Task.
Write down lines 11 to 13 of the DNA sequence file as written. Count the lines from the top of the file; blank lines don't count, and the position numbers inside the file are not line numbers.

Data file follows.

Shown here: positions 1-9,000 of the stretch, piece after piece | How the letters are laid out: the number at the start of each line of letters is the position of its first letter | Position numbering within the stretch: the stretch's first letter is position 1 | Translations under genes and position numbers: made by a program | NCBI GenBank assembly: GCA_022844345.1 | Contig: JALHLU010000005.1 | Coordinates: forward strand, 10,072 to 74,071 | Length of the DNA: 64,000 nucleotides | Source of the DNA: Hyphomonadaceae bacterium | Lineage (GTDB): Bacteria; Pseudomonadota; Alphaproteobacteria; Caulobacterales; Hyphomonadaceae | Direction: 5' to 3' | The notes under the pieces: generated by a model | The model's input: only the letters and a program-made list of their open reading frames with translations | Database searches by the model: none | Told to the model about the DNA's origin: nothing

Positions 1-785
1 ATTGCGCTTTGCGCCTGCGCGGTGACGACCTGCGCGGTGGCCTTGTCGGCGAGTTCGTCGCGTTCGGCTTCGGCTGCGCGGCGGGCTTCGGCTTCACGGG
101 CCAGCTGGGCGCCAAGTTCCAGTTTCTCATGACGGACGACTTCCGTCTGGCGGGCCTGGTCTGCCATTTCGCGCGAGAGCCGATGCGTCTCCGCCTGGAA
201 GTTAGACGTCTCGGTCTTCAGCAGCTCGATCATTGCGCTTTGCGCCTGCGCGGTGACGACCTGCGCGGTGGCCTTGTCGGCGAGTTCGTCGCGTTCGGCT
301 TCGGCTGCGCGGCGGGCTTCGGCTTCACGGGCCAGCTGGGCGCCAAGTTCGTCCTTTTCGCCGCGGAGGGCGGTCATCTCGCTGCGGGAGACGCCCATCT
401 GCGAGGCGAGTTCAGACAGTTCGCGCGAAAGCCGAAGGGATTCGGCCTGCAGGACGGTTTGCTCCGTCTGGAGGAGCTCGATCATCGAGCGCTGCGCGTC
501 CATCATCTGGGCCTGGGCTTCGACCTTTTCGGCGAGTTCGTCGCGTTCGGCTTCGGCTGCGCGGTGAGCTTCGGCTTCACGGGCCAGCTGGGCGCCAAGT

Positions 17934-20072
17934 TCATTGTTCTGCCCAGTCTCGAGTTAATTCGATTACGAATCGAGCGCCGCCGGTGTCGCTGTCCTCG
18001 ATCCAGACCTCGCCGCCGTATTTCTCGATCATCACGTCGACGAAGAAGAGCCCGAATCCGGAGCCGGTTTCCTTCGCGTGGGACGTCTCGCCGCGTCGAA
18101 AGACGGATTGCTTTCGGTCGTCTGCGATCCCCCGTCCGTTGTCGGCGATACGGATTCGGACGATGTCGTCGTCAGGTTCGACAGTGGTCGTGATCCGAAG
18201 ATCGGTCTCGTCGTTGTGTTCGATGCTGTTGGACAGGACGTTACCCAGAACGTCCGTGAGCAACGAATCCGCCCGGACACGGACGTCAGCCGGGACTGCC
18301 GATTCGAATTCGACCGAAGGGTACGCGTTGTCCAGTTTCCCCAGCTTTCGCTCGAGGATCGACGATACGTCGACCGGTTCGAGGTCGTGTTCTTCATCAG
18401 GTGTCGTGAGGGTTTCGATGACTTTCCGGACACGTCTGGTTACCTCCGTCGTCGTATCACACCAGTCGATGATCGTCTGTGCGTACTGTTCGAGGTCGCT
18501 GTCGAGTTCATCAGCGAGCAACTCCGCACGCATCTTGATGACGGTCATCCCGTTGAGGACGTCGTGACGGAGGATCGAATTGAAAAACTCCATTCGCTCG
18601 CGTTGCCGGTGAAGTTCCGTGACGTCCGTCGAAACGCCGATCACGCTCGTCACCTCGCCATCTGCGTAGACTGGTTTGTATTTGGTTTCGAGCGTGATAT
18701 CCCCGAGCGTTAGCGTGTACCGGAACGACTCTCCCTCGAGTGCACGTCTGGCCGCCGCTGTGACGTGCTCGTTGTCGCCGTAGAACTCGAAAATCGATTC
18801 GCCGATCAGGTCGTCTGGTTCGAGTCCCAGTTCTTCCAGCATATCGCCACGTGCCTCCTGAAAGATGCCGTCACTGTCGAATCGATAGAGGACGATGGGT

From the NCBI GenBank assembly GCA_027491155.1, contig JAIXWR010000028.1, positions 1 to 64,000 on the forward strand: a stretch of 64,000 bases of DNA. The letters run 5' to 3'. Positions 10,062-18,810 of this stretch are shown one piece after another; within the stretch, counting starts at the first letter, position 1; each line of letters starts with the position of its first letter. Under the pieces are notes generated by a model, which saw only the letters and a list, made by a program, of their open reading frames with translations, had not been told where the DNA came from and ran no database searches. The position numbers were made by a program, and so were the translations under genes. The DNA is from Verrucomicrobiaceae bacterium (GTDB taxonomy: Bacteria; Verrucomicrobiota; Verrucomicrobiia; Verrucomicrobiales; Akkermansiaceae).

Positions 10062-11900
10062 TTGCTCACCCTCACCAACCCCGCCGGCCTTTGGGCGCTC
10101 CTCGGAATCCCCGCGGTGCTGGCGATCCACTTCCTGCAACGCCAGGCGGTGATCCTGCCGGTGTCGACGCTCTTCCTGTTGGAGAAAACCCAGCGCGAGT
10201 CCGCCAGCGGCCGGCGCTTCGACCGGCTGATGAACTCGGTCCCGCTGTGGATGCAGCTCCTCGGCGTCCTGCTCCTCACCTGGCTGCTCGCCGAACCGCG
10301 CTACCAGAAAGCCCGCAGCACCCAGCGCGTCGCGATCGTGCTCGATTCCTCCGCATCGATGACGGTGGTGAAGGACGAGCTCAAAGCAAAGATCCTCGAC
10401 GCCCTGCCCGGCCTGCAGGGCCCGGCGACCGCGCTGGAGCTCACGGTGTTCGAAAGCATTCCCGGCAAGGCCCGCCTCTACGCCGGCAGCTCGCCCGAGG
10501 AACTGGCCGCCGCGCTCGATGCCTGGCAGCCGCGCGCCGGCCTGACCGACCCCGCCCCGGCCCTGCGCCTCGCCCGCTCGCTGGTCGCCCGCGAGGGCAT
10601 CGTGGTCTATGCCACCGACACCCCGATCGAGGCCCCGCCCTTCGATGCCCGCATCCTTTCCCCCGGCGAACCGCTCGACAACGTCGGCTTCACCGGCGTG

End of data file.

18001 ATCCAGACCTCGCCGCCGTATTTCTCGATCATCACGTCGACGAAGAAGAGCCCGAATCCGGAGCCGGTTTCCTTCGCGTGGGACGTCTCGCCGCGTCGAA
18101 AGACGGATTGCTTTCGGTCGTCTGCGATCCCCCGTCCGTTGTCGGCGATACGGATTCGGACGATGTCGTCGTCAGGTTCGACAGTGGTCGTGATCCGAAG
18201 ATCGGTCTCGTCGTTGTGTTCGATGCTGTTGGACAGGACGTTACCCAGAACGTCCGTGAGCAACGAATCCGCCCGGACACGGACGTCAGCCGGGACTGCC